The needs of BATS users cannot be simply grouped into two categories--sighted and blind. Every individual has special needs when using our software. Some users have some sense of vision, and can benefit from high-contrast visual maps as well as audio and tactile feedback. Other users have mobility impairments in addition to their blindness, and can only use some of the keys on a keyboard. Still others are partially deaf in one ear, and cannot benefit from spatial sound.

BATS must provide a means for users to customize the software to meet their own needs and likings. But before users can customize their BATS experience, they must first be able to interact with the software and understand its features. We plan to implement a bootstrapping system [2] in BATS that allows the software to learn some basic information about the user as he tries to login to the system. When first using BATS, the user is required to answer some simple questions about their vision, hearing, mobility, and age. The responses to these questions are used to customize BATS to an initial batch of settings to meet the basic needs of the user.

User-Matched Stylesheets

An example of how stylesheets can change the appearance of a mapBATS maps can be pacakaged with multiple stylesheets, each defined to match general classes of BATS users. For instance, a stylesheet for low-vision users provides high-contrast colors and textures, while a stylesheet for deaf users specifies that map data is presented visually instead of audibly. These stylesheets can be matched to user needs in BATS using the bootstrapping idea described above, and then further customized in a user's profile. We are interested in building some intelligence into our map maker to assist would-be map makers in creating stylesheets that default to settings appropriate for the intended map users.


North Carolina Curriculum

BATS maps relevant to students and their studies are necessary for our software to find mainstream use. We are working with local teachers in attempt to garner interest for our project. We hope to form a community of teachers interested in teaching their students using BATS and in building maps to share with other teachers. Presently, we are engaged in developing some trial maps that would be of interest to 4th grade social studies teachers in North Carolina.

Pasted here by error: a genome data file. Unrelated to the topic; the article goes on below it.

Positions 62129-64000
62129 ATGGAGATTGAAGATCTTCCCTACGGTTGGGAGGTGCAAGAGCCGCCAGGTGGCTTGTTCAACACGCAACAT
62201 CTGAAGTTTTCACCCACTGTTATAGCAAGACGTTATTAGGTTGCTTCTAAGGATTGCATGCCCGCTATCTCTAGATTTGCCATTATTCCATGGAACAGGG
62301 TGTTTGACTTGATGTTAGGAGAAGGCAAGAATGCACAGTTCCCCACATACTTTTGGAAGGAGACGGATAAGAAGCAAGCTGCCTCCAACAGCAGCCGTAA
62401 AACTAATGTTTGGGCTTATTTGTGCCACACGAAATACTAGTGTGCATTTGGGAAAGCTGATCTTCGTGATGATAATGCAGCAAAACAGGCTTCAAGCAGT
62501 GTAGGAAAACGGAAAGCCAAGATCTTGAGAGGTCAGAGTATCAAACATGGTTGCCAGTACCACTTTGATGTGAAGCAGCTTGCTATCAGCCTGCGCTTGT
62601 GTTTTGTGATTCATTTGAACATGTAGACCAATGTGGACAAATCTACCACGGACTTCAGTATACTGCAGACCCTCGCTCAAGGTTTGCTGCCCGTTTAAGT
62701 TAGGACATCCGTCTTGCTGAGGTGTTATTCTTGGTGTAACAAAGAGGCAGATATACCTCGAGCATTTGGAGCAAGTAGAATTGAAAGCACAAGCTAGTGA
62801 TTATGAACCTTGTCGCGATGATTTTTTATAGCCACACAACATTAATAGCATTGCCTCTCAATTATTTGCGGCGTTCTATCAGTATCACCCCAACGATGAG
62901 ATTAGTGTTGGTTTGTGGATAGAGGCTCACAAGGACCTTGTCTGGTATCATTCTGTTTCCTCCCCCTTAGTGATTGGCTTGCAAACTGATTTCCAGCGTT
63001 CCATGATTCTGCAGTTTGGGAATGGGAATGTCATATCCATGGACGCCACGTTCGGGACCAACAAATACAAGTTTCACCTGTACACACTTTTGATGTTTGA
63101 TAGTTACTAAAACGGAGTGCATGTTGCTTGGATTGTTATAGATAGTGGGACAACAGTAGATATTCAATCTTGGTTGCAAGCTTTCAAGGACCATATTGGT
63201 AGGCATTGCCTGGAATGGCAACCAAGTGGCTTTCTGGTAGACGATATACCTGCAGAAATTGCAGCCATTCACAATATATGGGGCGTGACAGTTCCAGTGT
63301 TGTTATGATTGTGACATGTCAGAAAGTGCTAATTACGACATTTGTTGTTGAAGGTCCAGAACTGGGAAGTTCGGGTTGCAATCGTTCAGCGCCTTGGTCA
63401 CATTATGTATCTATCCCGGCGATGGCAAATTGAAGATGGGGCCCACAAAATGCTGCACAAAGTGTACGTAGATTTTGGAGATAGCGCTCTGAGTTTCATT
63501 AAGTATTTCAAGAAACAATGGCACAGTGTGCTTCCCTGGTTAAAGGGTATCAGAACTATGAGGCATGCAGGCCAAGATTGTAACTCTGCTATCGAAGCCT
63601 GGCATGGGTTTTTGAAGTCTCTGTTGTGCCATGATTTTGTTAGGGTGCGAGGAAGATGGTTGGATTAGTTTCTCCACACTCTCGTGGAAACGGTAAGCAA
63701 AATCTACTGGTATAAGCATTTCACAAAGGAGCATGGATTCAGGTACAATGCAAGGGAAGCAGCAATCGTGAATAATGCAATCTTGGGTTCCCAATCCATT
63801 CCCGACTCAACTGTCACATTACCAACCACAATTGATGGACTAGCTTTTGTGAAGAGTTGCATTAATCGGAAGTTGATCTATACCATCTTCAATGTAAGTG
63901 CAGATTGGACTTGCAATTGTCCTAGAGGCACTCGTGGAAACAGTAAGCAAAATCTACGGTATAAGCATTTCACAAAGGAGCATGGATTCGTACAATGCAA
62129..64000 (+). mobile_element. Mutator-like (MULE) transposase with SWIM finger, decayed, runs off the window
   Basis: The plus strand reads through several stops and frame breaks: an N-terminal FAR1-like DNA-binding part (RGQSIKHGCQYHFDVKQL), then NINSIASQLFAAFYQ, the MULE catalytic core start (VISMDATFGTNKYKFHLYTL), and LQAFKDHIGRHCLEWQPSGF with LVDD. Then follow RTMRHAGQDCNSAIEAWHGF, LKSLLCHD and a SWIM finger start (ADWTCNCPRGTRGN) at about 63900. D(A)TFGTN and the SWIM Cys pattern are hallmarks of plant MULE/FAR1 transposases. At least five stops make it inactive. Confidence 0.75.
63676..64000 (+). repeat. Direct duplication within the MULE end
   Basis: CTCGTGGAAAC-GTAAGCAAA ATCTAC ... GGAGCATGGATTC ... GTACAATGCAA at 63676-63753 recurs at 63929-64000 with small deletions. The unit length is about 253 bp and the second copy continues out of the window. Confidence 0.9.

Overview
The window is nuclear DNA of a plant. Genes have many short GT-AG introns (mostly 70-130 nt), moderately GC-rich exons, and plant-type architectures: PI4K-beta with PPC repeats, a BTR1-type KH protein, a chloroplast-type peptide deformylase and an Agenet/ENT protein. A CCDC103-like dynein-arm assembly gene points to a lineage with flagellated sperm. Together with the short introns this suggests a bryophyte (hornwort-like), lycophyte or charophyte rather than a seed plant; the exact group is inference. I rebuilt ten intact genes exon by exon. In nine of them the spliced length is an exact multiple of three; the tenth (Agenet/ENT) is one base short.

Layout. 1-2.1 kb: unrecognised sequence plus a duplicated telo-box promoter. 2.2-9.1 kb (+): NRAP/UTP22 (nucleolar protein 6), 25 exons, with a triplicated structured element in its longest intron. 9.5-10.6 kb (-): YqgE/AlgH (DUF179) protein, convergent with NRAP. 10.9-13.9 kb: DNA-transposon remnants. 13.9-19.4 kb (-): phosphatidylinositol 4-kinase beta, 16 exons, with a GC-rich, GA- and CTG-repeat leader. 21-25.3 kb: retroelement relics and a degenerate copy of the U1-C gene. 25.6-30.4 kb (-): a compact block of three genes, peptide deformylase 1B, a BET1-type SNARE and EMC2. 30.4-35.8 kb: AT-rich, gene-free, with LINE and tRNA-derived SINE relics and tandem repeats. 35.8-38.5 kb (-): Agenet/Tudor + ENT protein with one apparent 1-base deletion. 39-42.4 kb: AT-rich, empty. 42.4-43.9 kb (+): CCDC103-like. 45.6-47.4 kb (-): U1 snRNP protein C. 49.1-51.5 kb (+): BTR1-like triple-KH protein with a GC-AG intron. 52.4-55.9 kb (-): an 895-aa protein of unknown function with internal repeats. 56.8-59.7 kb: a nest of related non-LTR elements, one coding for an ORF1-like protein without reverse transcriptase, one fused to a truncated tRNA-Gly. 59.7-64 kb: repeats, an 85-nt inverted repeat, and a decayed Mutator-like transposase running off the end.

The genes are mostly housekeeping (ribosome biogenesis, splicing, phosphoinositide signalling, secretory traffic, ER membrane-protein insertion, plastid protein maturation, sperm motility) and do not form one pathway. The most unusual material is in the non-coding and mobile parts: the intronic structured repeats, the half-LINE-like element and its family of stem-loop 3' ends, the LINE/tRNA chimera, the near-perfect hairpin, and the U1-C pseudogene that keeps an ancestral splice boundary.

Service Learning

Many K-12 students learn about GIS in their technology education classes by creating maps. We believe it would be an excellent idea to have these students create maps that can be put to use in real world classrooms by students with visual impairments. Students making the maps will benefit by learning how GIS software works while students using the maps will benefit by exploring and learning information provided by their peers.

Various high schools in the Chapel Hill area also have service learning requirements for graduation. Students are required to complete a certain number of hours of community service. Spending these hours making BATS maps could be another excellent way of getting students involved with technology while helping their peers.


Finally, we wish to perform a formal evaluation of our software in the classroom sometime in the near future. We have worked with a number of students and teachers to get their feedback about initial BATS prototypes, but we are also interested in seeing if and how it improves student understanding of spatial information.

  1. Kamel, H. and J. Landay. "Sketching images eyes-free: a grid-based dynamic drawing tool for the blind." in Proceedings of ACM SIGCAPH Conference on Assistive Technologies (ASSETS). 2002. pp. 33-40.
  2. Fairweather, P., et al. "From assistive technology to a web accessibility service." in Proceedings of ACM SIGCAPH Conference on Assistive Technologies (ASSETS). 2002. pp. 4-8.